Text and photos by Kap Maceda Aguila
SHENZHEN, China-headquartered car maker BYD knows where its strengths lie, and that’s surely a good thing.
“BYD is now the top supplier of electric vehicles in the world, with a market share of 13.2%, which is even higher than Tesla’s 9.9%,” said Mark Andrew Tieng in a release. As managing director of Solar Transport Automotive Resources Corp. (STAR Corp.), appointed official distributor and servicer of BYD in the Philippines, Mr. Tieng has exhibited purposefulness and patience in pushing not only the company’s products but, perhaps more importantly, what the brand stands for as well.
As the quote above suggests, BYD is distinctly known for producing vehicles with alternative (hybrid and pure-electric) power trains — although it does churn out traditional internal combustion engine-run transportation. Famously backed by Warren Buffett, BYD is making headlines in the growing number of countries that have shown the political will and foresight to curtail carbon emissions from fossil-fuel use. Verily, the firm has appeared on the radar of those with an eye on the future.
Bloomberg, citing data from the China Passenger Car Association, reported that BYD moved 46,855 electric and plug-in hybrid vehicles in China — leading the market, even surpassing state-owned BAIC (with 36,084 units in sales). Globally, the company has shown the way for two years in a row now. In 2016, BYD sold the most number of “new energy vehicles” — growing its sales figure by a hefty 70% to reach 100,183 units.
Even as the company makes waves globally with its sustainably powered vehicles, Mr. Tieng and STAR Corp. are looking at the bigger picture by patiently laying down the BYD foundation (and reputation) locally — particularly in the area of after-sales service.
“We want to show our commitment to service. When you own a BYD car, our people have the competence to fix it, and we have spare parts availability. We put a tremendous amount of effort into building trust,” Mr. Tieng declared in an exclusive interview.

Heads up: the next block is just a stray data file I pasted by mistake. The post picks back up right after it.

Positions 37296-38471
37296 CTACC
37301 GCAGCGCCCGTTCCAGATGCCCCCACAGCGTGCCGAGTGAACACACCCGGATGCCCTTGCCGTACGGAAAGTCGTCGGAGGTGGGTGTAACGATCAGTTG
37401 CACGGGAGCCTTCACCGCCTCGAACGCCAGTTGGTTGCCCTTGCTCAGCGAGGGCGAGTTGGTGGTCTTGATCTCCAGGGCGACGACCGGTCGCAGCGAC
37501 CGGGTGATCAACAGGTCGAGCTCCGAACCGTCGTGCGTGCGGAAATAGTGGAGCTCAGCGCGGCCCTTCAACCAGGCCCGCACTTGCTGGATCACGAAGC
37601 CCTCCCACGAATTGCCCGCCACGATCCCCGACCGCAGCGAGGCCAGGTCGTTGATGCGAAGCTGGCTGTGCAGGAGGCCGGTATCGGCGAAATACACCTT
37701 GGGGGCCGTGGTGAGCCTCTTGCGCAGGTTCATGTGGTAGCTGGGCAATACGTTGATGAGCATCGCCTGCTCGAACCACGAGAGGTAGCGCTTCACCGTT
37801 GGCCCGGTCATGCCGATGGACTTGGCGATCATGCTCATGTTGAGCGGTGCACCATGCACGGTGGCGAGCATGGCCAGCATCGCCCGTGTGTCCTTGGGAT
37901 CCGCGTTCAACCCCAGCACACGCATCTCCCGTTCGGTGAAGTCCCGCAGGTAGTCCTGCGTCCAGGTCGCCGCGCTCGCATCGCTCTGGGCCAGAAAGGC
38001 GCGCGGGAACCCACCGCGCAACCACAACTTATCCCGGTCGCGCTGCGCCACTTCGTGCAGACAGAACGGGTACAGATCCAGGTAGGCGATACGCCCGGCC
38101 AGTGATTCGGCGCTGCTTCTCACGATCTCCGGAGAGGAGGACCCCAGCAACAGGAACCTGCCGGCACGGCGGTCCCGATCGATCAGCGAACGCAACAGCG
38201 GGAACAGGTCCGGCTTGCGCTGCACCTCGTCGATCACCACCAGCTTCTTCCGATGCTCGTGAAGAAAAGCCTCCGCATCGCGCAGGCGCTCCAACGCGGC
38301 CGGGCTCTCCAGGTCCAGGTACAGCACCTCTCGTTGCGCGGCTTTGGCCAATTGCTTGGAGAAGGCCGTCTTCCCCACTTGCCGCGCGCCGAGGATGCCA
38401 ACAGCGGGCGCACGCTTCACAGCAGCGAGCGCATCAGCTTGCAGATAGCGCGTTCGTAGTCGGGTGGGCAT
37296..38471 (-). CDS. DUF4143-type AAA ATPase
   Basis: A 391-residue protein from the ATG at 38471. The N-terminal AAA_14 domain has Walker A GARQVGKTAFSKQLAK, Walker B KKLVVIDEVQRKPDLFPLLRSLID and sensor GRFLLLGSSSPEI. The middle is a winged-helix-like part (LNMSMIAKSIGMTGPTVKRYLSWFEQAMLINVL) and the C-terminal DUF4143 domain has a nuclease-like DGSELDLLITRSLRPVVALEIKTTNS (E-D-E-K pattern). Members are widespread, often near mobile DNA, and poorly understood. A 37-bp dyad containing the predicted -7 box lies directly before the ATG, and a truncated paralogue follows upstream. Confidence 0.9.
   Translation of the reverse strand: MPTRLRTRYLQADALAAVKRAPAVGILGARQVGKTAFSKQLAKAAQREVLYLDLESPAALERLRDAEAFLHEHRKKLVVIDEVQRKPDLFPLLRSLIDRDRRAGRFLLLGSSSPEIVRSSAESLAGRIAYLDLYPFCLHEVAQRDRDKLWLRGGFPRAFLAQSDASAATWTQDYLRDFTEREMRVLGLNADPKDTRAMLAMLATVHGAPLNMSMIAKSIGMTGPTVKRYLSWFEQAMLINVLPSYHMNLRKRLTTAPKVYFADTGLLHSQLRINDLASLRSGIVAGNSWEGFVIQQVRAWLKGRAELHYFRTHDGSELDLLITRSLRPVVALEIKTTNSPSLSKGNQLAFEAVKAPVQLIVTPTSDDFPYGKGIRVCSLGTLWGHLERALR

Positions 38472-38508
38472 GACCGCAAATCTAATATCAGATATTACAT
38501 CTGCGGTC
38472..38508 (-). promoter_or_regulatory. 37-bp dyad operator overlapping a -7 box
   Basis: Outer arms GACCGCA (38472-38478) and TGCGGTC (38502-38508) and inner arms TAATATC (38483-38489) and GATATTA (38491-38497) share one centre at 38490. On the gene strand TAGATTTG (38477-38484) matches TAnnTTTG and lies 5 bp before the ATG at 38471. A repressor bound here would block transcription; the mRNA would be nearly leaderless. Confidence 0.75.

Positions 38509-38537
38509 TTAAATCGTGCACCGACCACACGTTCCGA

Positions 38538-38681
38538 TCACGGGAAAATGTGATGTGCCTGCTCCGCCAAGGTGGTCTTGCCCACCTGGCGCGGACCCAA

BYD took the occasion of its fourth anniversary celebration to launch two products: an all-new lithium ion phosphate battery-powered forklift and, more importantly, its S1 subcompact SUV.
The S1, which takes its place as the entry point to BYD’s ute portfolio, is powered by a 1.5-liter gas engine good for 110hp and 240Nm. Priced at P1.068 million, the vehicle hews to another company USP — giving value for money. It boasts, among other features, a start/stop button, smart key system, leather-wrapped interiors, parking assist view, rear and right-side mirror camera, and rear power outlet.
Mr. Tieng envisions adding more dealerships to the three BYD outlets (Shaw Boulevard, Mandaluyong City; Batangas City, Batangas; and Talisay City, Cebu), but not before focusing “on the marketability of the brand… to make sure the market understands what we’re offering,” he maintained.
“We want to make sure that the brand is accepted. From there, we can set how many dealerships we want [to establish]. But my goal is to bring it to key cities, maybe Manila, Cebu, Iloilo, Davao, then maybe three more in Luzon.”
The executive takes heart in the expected exemption of hybrids and electrics from the impending expanded excise taxation scheme to be implemented beginning 2018, which means these vehicles will not get price bumps. “Everything will be brought in next year,” he revealed, referring to alternatively powered BYDs.
Mr. Tieng wants customers to reconsider getting a BYD and look past the traditional reservation over choosing Chinese. “Our manufacturing supply chain sources parts internationally,” he shared. “Our batteries are Varta, used by brands like Lamborghini, Audi and Porsche; our body stamping plant is in a BYD-owned factory in Ogihara, Japan; our electrical system is Bosch; our painting system is ABB; our glass is by Saint Gobain… If you understand BYD, its vision is to manufacturer drive trains and chasses. The other components, the company will get from trusted brands.”
While he extolled the virtues of alternatively powered vehicles (such as promising savings over the long term), Mr. Tieng predicted Filipinos will have to hang on for a while longer before EVs become a viable reality here.
“I think it will take a little more time before we get better infrastructure, but I also think that, hopefully, public transportation [companies] will understand the value of going electric. When that happens, it will make more sense to set up the infra because of the huge need that they require.”
One thing that surely makes sense is prepping for the inevitability of more Earth-friendly vehicles — and they’re closer than we probably think.